fbpx

Kinsa’s COVID-19 Predictions, One Month Out

On June 29, the New York Times published an op-ed exploring the few options available to detect viral outbreaks early, and highlighted Kinsa’s new illness measure—Atypical Transmission (Rt)—which we used to make some predictions about what might happen in a number of specific states. Today, in the interest of transparency, we revisit our month-old predictions from that article to assess their accuracy.

Atypical Rt measures the rate at which influenza-like illnesses, including COVID-19, are spreading in different parts of the country in real-time; higher than seasonally-normal illness transmission is considered to be ‘Atypical Rt’. Our early evidence suggests that Atypical Rt is a leading indicator of COVID-19 outbreaks—essentially, when people are transmitting illness at seasonally elevated rates, those illnesses are likely to include COVID-19. While we validate the exact nature of this relationship, we’re sharing these results because they illustrate the potential of using Atypical Rt to indicate what’s coming as we prepare to enter the flu season.

Texas, Arizona, and Florida

By late June, daily COVID-19 cases were rapidly increasing in Texas, Florida, and Arizona, but it was unclear whether these trends would continue or level off. Reporter Charlie Warzel wrote of Kinsa’s prediction (on June 29): “the company told me it was seeing high atypical transmission in Texas, Florida and Arizona, suggesting the states have yet to peak.”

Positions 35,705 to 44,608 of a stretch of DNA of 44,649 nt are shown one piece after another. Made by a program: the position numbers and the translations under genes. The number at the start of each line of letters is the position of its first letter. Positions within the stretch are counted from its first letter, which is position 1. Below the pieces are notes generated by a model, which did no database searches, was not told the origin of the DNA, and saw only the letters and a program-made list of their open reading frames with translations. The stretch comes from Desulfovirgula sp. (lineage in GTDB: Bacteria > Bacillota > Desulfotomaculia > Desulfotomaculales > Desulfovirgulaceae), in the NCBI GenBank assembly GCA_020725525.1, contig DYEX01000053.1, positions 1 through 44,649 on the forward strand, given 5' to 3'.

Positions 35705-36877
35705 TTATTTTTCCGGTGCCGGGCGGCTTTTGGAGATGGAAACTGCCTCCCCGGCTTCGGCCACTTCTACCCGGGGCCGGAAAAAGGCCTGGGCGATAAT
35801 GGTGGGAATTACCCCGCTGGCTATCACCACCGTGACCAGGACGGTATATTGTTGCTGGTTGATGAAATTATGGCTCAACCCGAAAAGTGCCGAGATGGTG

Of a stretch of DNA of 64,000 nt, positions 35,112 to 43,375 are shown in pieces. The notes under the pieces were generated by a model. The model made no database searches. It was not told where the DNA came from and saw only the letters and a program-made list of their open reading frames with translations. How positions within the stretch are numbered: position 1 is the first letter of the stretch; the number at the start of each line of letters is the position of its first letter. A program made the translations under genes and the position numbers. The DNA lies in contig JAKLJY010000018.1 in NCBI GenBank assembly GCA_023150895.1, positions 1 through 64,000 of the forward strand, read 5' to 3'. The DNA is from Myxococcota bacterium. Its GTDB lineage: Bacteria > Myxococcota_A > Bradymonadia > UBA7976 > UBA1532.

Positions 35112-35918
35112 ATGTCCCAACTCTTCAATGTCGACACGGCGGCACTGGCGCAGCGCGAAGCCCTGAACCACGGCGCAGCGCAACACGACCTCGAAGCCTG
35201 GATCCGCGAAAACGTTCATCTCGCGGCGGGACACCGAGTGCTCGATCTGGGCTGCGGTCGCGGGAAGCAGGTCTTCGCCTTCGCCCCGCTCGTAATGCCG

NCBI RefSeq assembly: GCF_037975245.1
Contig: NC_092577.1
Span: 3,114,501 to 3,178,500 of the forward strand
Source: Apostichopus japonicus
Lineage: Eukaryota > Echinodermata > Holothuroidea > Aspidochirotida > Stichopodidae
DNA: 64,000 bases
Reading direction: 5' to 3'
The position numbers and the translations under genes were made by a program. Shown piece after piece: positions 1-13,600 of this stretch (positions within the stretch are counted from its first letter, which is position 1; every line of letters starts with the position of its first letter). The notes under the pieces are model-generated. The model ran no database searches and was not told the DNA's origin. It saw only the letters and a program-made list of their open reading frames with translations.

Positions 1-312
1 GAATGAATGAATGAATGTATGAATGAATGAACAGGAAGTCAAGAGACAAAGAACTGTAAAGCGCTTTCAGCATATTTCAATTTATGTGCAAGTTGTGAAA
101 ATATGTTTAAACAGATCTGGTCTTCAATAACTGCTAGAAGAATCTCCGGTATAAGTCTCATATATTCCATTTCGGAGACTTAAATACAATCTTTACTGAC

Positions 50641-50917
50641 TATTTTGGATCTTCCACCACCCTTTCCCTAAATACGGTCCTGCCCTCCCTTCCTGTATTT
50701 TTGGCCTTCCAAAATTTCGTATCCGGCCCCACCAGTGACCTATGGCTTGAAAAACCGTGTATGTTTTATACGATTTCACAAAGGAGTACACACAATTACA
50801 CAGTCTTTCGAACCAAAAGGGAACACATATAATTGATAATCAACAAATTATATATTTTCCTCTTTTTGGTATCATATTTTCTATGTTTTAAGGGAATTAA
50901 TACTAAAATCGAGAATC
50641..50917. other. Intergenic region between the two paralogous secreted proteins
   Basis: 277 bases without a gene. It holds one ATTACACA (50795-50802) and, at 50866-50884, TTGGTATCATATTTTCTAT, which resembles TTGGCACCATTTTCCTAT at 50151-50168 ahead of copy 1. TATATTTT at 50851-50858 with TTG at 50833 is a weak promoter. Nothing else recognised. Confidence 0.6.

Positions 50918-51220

Did our predictions come to pass? – Yes. Daily new cases in Texas cases did not peak until 7/20, in Florida until 7/17 and in Arizona until 7/6. 

For each of these states, Kinsa observed elevated Atypical Rt every day for more than a month up to when the article was posted, suggesting that transmission of influenza-like illness, likely including COVID-19, was significantly higher than normally seen during this time of year. Transmission steadily increased until Rt peaked on approximately 6/17, 6/20, and 6/18 for Texas, Florida, and Arizona, respectively (see figures 1, 2 and 3 below).

Kinsa’s Atypical Rt peaks preceded COVID-19 daily case peaks by ~3-4 weeks in each state, which is consistent with Atypical Rt being a leading indicator for COVID-19 outbreaks. While the relationship between Atypical Rt and COVID-19 may not always be this beautifully clear, Atypical Rt can and should be used as an early warning indicator—a signal that people are spreading infectious illness before it becomes apparent in the confirmed case numbers

Figure 1: Kinsa Rt compared with Texas daily COVID-19 cases from 6/1/20 through 7/28/20.

 

Figure 2: Kinsa Rt compared with Arizona daily COVID-19 cases from 6/1/20 through 7/28/20.

 

Figure 3: Kinsa Rt compared with Florida daily COVID-19 cases from 6/1/20 through 7/28/20.

 

Missouri and Utah

Kinsa cited Missouri and Utah as “states where daily case counts will climb, though absolute case numbers may not look out of control.” 

Did our predictions come to pass? – Yes. Both states have continued to see steady increases in COVID-19 confirmed cases, though case numbers per capita are still lower than some of the harder hit states like Texas.